But can he design and run an offense? We'll find out next fall. What I wanted to know Monday night was exactly what kind of offense he'll be expecting the Bengals to execute. The apparent answer? A little bit of everything.
"Multiple" was a word Earley used a lot in discussing his philosphy. He admits to being a Mike Price-Dennis Erickson, one-back disciple in his formative years, but he says he's been enough places and coached for enough people that he truly believes in the value of "multiple" looks on offense. To that end, the Bengals, who have been largely a one-back team since Larry Lewis arrived on the scene in the late 1990s, may be playing with more tight ends and fullbacks than we've seen since the late Babe Caccia was running the Bengals in the 1960s.
Indeed, ISU invested scholarships in junior college tight end Andrew Zamora and Pocatello High fullback Wes Howard this year, and they already have four experienced tight ends on the roster. That doesn't mean we'll see the Bengals consistently lined up "old school," though; it just means Earley is going to make it a much bigger guessing game for opposing defensive coordinators, who in the past really had only to spend most of their preparation time on the five-wide, spread attack.
Who will be running that offense on the field? Well, Earley, who has just started working with incumbent quarterback Russel Hill during winter conditioning, is impressed with Hill's work ethic and commitment. And the new Bengal coach acknowledges he's just cocky enough to think he can make Hill a better quarterback next year. Judging from the fact that he's coached quarterbacks everywhere from Syracuse to Auburn, and from San Diego State to Idaho, it's hard to dismiss Earley's self-confidence.
ISU head coach John Zamberlin was on our show as well, and he noted that, with no disrespect to Hill, the Bengals haven't exactly been a juggernaut with him at quarterback. So there is no guarantee Hill will be the No. 1 quarterback when ISU opens its season next September against Western Montana. Certainly incoming junior college transfer Grayson Galloway, he of the "prototypical" drop-back mold at 6-5, 220 pounds, will be given a long look in fall camp. But you get the impression from just talking with Earley for five minutes that he's the kind of guy who will build a bond with Hill and the other quarterbacks on the roster during the upcoming spring practice sessions. That time together has to give Hill a big advantage over Galloway, who won't be here for spring practice.
I did ask Earley how he feels about the "revolving door" approach to quarterbacks, which has been an issue at ISU in recent years. In summary, he said: 1) He is pretty firm about setting out his playing time expectations for his quarterbacks from week to week, and sticking to it; 2) He has no problem pulling a quarterback in mid-game for a series or two of "observation" if he's struggling, but only if he has a backup he has confidence in.
Earley said he'll start installing his offensive system when spring ball starts in early April, but it will definitely be a "slimmed down" version. He wants to keep things simple because he wants the players to be focused on execution in spring. Earley talked about "toughness" a lot Monday night, and in my experience, that's kind of unusual from an offensive coordinator. He wants to keep his offense simple in the spring because he wants to see which of his players want to hit; he doesn't want them worrying about complicated schemes when they're supposed to be exploding off the football.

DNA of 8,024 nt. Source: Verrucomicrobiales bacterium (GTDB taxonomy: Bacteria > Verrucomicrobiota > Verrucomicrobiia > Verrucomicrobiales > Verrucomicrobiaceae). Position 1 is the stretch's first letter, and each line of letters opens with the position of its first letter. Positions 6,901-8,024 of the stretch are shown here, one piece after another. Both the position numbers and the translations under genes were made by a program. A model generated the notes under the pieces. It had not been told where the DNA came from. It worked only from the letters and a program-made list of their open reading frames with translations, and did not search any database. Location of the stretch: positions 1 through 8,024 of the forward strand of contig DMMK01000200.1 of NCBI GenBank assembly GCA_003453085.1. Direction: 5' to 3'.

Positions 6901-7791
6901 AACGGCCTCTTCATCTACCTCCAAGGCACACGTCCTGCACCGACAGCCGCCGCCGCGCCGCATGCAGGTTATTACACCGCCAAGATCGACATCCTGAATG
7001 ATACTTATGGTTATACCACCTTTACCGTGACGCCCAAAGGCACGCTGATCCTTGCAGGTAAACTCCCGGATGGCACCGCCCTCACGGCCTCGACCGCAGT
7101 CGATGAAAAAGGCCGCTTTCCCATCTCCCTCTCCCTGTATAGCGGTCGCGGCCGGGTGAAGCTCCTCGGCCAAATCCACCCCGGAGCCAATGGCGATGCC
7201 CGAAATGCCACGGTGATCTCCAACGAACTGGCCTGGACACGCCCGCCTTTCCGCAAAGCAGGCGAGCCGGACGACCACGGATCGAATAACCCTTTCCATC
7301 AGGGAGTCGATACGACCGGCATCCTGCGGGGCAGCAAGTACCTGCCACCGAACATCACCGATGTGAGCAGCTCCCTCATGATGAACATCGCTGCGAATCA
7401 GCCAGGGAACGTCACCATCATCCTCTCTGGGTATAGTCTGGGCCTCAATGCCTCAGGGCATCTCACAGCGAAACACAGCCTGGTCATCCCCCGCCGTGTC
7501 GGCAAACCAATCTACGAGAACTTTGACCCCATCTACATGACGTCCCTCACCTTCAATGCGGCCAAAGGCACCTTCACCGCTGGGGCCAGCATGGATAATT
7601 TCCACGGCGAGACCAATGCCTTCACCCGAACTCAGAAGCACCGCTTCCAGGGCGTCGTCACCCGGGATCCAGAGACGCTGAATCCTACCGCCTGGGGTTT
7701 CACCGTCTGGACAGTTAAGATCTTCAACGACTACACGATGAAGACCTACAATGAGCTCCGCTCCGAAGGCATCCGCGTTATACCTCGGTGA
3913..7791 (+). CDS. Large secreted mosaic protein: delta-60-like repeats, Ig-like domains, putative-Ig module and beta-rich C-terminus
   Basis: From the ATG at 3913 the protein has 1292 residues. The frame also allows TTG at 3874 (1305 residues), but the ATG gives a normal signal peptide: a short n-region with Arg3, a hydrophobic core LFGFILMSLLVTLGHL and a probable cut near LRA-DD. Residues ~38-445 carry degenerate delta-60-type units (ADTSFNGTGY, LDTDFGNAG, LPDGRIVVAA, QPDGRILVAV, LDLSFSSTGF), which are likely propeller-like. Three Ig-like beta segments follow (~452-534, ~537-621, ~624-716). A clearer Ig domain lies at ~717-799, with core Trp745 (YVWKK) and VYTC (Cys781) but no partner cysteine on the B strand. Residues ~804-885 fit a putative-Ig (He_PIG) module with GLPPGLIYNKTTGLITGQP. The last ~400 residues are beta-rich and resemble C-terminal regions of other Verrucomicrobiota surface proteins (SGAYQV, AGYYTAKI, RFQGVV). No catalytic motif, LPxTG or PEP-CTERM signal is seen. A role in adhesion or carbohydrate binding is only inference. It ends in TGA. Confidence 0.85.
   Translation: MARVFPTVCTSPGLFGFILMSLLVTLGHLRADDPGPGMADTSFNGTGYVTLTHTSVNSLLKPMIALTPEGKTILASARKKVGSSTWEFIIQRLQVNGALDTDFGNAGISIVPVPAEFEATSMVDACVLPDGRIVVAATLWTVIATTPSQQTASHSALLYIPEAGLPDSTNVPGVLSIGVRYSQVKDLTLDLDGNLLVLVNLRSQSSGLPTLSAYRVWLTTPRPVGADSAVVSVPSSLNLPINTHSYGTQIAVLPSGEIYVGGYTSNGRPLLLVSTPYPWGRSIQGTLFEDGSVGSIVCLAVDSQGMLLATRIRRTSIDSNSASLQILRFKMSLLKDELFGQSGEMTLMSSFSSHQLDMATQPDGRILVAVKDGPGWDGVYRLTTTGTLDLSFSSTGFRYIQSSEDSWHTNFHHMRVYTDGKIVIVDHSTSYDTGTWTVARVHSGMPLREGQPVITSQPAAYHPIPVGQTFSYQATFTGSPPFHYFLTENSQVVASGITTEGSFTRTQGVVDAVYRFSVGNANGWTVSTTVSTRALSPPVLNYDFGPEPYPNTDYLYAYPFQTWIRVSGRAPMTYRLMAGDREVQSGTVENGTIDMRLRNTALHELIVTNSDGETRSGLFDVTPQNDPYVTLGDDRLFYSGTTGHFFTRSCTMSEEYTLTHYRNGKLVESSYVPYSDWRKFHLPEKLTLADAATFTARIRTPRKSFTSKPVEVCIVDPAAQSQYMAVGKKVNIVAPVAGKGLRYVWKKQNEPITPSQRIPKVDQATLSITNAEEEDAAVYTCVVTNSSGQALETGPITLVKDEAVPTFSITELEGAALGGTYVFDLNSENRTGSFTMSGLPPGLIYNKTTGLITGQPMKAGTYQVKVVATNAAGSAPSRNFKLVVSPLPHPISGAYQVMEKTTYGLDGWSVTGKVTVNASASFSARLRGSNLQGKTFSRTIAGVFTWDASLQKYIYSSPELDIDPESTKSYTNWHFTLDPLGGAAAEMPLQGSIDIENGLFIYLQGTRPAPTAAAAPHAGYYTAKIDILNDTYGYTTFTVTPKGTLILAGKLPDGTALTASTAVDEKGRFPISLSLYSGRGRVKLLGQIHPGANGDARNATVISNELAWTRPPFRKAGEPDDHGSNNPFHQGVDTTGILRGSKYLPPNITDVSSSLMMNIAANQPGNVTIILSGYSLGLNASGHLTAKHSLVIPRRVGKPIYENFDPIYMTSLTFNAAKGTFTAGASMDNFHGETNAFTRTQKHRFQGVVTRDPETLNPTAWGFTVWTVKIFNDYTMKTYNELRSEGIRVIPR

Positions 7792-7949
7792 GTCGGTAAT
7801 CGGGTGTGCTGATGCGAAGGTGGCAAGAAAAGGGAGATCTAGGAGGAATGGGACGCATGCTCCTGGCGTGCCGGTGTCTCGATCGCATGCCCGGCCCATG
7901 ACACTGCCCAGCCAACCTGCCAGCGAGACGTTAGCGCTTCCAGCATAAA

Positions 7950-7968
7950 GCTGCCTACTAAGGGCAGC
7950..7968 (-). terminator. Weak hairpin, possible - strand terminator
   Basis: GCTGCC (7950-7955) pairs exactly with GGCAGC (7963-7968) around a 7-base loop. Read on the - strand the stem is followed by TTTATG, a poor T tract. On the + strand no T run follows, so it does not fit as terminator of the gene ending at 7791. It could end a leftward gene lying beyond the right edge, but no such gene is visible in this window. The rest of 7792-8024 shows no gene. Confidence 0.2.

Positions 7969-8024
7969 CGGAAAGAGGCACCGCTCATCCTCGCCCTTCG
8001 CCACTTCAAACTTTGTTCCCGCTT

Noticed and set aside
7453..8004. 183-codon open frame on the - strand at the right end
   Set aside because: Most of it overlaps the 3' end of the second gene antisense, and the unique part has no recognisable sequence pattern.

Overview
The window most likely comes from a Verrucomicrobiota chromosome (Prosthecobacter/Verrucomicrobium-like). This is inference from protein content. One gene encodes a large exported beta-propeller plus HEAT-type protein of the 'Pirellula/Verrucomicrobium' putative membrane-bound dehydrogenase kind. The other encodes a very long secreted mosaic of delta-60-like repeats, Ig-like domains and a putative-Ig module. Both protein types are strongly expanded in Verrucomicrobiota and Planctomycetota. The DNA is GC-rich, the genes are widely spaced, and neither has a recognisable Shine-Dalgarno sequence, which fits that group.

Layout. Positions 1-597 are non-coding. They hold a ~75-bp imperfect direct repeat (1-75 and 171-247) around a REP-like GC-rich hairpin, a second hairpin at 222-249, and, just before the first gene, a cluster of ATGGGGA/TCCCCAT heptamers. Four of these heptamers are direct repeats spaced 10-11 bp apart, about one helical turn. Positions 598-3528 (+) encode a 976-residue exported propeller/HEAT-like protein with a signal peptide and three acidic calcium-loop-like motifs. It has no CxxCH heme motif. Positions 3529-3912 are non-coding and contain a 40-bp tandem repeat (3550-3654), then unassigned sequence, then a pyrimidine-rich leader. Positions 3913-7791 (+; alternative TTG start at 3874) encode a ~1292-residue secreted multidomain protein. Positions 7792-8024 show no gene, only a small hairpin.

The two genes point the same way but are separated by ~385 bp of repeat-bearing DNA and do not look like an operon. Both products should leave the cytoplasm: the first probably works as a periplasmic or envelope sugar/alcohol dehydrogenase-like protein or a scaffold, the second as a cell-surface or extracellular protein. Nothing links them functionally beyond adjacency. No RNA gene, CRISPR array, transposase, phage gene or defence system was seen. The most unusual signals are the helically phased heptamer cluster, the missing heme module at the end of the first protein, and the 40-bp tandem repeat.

So it'll be fun to watch this entertaining guy install his system and philosophy, and see what comes of it. As someone who was a bit skeptical about his vagabond coaching career, I'll admit it: I've become a Phil Earley fan.
During our show Monday night, Zamberlin was asked for an update on the status of three Bengals who were academically ineligible last fall. He reported that cornerback Kelvin Miller is back in good standing, and in fact is competing in indoor track this winter. Cornerback Kenny Viser is back at the University of Nevada re-taking some classes in an effort to get back into academic good graces. And linebacker Jeremy Gibson is still in school at ISU trying to regain his eligibility. Viser and Gibson will probably be question marks at least until after summer school.
In answer to a question about whether he will consider moving one or more of a bevy of young quarterbacks to new positions, Zamberlin said no, he wants to see them all learn the offensive system and compete for playing time, at least initially. He noted that Riley Sessions, a quartertback from Salmon who signed with ISU, will be going on an LDS mission before he enrolls, as will Capital High defensive end Beaugh Meyer.
As far as position switches are concerned, the only one Zamberlin specifically noted was that Minh Williams, who played on both the offensive and defensive lines as a true freshman last fall, will probably stay on the offensive side of the football this year.
Zamberlin said he's continuing to look for a punter/placekicer to challenge redshirt freshman Brendan Garcia, and he's got an in-state candidate for the position who was supposed to visit recently but had to cancel because of basketball commitments. ISU is in the process of rescheduling that visit.
Finally, on the coaching front Zamberlin said he's interviewing a candidate this week for the position on the defensive coaching staff. He's looking for somebody who is familiar with the current scheme the Bengals run, and the candidate who's coming in fits that description.